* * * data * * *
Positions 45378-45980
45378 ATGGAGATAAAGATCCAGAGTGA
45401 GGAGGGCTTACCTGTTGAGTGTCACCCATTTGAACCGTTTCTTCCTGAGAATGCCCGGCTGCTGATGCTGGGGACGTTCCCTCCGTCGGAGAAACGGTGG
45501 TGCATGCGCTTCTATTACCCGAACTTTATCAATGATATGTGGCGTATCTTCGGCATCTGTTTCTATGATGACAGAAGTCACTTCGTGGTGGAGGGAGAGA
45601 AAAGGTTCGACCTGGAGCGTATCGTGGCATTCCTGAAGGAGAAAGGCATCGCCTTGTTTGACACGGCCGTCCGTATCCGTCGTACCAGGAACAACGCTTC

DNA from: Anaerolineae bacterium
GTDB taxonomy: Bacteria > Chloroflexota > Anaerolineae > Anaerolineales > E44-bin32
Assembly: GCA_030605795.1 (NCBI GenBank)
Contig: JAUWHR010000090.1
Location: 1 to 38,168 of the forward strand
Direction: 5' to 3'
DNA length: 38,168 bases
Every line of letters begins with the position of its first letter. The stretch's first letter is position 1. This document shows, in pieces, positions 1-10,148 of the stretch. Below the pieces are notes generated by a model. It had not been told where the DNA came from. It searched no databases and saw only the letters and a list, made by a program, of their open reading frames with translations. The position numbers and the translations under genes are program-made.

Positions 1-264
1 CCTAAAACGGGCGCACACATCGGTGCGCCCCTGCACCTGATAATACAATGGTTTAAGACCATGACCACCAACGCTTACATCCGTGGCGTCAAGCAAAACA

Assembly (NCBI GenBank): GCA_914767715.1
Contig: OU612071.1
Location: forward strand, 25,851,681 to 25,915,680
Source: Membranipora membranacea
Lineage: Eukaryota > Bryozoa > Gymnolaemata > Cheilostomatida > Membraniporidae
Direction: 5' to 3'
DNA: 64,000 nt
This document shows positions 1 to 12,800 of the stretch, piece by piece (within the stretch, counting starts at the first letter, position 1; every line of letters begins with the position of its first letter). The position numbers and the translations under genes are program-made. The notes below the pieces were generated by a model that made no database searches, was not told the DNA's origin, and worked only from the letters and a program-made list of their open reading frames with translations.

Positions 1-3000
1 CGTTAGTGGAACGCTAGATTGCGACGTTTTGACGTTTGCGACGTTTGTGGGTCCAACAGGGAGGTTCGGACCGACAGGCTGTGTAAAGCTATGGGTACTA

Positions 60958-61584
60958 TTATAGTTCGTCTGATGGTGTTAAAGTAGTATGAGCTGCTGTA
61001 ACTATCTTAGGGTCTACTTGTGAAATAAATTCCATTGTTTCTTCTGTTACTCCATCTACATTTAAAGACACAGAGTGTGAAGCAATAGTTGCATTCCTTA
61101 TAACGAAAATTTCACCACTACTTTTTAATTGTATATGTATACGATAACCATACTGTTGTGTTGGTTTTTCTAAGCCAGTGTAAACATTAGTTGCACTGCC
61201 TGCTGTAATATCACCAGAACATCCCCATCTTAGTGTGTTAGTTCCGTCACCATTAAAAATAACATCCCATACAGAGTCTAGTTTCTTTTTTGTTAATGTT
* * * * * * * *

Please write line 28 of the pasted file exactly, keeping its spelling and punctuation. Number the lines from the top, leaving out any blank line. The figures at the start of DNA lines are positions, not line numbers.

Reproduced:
61001 ACTATCTTAGGGTCTACTTGTGAAATAAATTCCATTGTTTCTTCTGTTACTCCATCTACATTTAAAGACACAGAGTGTGAAGCAATAGTTGCATTCCTTA